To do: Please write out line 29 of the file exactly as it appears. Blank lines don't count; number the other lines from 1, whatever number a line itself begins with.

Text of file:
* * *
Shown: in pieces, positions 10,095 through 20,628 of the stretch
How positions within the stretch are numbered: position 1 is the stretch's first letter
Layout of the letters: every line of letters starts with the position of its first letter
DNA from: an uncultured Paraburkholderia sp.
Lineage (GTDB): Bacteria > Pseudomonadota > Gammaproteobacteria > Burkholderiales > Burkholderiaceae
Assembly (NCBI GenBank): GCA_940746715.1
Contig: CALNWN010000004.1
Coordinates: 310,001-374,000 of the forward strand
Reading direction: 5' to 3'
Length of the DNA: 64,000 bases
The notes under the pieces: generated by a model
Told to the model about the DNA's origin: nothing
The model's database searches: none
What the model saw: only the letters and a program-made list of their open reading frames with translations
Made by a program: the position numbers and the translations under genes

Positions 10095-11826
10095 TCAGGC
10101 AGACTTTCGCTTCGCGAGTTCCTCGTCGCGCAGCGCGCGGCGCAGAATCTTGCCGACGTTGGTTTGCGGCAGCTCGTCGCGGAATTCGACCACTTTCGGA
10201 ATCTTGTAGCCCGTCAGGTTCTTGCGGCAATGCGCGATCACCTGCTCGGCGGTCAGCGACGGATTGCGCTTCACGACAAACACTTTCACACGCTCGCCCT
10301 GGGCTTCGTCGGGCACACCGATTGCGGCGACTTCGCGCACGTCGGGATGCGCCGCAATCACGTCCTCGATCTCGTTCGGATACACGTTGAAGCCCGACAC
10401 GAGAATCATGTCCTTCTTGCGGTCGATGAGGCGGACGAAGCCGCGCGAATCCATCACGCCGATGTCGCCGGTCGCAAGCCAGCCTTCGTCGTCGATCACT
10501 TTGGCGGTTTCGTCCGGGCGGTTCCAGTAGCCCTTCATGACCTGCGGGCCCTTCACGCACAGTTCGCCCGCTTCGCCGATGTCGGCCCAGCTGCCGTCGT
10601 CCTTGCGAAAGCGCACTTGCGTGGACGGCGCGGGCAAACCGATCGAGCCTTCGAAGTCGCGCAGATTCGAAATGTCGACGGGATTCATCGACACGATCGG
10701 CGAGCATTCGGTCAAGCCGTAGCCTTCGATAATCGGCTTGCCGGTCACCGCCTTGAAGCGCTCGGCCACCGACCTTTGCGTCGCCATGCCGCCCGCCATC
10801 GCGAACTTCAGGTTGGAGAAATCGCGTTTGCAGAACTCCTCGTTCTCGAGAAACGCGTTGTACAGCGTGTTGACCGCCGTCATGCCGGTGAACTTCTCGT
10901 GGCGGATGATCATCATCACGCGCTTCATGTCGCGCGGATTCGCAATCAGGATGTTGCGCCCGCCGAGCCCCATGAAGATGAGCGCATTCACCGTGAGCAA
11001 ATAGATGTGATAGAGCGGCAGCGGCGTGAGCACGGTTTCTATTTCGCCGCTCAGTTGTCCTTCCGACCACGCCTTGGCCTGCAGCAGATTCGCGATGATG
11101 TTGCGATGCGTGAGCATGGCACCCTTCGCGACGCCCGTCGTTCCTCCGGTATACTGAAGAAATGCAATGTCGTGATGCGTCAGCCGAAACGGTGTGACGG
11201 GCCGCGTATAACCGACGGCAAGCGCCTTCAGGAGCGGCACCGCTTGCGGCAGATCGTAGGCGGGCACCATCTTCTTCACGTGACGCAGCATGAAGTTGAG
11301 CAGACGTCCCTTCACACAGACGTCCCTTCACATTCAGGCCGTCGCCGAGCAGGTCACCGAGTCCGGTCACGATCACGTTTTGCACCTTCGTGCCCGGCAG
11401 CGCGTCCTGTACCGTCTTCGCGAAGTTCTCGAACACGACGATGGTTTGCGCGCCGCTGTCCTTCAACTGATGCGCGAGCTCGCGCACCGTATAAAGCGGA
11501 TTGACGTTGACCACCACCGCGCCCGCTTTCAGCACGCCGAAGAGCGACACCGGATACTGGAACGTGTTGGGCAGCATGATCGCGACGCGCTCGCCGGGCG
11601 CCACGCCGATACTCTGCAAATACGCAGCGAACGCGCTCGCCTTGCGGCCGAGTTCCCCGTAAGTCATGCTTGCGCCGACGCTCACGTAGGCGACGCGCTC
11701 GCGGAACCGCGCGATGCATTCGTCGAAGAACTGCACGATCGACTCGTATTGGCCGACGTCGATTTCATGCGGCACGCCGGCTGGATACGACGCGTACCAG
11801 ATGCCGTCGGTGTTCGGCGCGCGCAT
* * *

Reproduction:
11201 GCCGCGTATAACCGACGGCAAGCGCCTTCAGGAGCGGCACCGCTTGCGGCAGATCGTAGGCGGGCACCATCTTCTTCACGTGACGCAGCATGAAGTTGAG